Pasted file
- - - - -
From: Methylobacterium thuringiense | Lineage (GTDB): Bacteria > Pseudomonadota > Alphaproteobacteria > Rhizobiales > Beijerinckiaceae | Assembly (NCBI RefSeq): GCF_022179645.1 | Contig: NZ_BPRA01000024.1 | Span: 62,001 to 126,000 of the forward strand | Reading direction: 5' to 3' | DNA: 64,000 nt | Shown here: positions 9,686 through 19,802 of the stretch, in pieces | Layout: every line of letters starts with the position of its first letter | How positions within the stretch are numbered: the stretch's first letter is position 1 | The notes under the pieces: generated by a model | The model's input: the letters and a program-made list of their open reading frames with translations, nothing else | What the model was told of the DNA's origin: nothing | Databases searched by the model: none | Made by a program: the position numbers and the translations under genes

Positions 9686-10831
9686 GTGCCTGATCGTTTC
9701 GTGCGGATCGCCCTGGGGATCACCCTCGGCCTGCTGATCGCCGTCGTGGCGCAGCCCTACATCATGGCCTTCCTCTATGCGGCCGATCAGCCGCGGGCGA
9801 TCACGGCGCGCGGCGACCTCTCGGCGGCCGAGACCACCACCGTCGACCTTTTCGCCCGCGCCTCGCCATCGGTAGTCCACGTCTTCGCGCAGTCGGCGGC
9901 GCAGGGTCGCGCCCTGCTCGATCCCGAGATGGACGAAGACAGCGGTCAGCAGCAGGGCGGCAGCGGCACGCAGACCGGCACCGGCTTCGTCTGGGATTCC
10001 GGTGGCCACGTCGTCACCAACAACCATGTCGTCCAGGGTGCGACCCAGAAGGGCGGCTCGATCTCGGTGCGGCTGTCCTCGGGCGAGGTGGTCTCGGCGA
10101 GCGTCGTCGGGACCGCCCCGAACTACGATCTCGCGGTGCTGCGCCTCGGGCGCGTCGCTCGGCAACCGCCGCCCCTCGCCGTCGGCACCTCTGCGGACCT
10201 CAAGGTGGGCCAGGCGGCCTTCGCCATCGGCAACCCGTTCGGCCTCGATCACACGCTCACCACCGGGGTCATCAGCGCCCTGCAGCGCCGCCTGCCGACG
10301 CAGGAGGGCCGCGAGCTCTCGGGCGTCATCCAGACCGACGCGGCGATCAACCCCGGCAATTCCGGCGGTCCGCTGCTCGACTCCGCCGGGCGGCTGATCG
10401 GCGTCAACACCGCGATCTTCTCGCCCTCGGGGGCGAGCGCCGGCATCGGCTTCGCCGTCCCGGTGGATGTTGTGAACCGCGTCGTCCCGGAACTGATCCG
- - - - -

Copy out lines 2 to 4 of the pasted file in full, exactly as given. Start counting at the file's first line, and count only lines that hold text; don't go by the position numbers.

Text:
Positions 9686-10831
9686 GTGCCTGATCGTTTC
9701 GTGCGGATCGCCCTGGGGATCACCCTCGGCCTGCTGATCGCCGTCGTGGCGCAGCCCTACATCATGGCCTTCCTCTATGCGGCCGATCAGCCGCGGGCGA